"Dangerous Astronomy" shows us the softer side of jealousy (if there is one). Here, a father gets jealous of his infant son. But what's interesting is how the poem turns jealousy upside down. It's an emotion that causes the speaker to ask deeper questions about himself and his motivations as a parent. So instead of wallowing in jealousy, this poem uses it as an engine to move the speaker through his confusion. He moves from being alarmed at his own jealousy to accepting his faults and asking for forgiveness.
Questions About Jealousy
- What imagery does this poem use to reinforce the speaker's feelings of jealousy and emotional distance? How does he ultimately deal with those feelings?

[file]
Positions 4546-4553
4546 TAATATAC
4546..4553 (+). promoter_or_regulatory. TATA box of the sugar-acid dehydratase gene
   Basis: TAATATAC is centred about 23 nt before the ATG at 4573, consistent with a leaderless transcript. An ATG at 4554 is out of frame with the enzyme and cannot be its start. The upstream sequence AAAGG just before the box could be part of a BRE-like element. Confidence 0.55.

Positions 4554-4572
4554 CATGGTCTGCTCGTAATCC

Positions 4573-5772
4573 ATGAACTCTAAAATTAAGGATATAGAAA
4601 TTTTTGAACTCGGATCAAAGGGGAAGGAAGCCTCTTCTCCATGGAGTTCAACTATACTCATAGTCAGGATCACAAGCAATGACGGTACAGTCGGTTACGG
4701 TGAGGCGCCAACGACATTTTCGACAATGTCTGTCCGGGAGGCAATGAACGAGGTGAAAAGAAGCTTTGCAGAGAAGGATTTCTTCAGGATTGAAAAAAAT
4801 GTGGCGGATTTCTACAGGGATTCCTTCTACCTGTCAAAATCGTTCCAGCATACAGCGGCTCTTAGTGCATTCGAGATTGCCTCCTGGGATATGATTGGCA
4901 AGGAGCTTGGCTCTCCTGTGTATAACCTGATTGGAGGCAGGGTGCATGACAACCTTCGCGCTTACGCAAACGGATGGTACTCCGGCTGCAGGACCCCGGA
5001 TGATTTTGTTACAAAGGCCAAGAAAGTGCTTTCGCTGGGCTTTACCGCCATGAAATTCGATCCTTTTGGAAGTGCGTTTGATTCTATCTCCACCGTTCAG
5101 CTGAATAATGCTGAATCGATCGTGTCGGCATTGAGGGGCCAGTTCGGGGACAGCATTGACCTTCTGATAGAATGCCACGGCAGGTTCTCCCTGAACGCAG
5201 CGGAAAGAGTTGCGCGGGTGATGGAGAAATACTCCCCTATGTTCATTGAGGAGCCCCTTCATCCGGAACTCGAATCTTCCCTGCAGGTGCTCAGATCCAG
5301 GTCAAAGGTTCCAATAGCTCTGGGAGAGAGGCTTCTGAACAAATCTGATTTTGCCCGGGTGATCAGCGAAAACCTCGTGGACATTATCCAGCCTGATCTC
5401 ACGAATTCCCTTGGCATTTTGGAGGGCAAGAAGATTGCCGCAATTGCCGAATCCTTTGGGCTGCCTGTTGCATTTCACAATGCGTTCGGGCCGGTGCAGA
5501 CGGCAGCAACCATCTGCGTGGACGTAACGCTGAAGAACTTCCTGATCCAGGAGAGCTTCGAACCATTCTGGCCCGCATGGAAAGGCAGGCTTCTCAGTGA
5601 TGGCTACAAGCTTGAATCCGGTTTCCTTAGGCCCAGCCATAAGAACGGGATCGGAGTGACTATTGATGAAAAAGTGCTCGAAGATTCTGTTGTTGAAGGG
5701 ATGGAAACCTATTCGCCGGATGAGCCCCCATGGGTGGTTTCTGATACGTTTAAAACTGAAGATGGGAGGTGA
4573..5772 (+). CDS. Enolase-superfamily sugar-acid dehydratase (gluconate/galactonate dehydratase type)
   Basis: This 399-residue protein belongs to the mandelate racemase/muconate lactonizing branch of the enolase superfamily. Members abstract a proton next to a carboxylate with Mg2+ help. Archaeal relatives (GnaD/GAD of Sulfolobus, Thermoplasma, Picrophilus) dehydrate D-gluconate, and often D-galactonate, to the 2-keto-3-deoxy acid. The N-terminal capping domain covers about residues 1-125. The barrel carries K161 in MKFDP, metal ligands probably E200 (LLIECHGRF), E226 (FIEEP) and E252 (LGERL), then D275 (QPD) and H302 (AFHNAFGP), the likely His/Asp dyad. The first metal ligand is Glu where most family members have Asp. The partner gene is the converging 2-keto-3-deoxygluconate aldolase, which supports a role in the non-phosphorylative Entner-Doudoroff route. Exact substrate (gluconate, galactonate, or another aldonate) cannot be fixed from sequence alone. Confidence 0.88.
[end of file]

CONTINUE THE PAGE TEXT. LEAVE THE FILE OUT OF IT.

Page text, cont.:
- What effect does admitting that he is jealous have on your ability to relate to the speaker? Does it make you sympathize with his trouble? Does it make you dislike him? Is it surprising? Why do you think he admits to us that he feels such an unflattering emotion toward his family?
- Jealousy is usually rooted in some sort of insecurity or fear. What do you think the speaker is afraid of in this poem, and how does he use figurative language in this poem to communicate that fear?
- What does the speaker's jealousy ultimately reveal about his feelings toward his family? Is the poem a memory of a good or bad experience? Why?
Chew on This
The speaker's jealousy is really just a mask for his deep-seated insecurity as a dad. He is afraid he can't hack it, so he takes it out on his family. Not cool, dude. So not cool.
Jealousy's a good thing here, because it allows the dad to really understand where he fits in with his family, and what needs to change.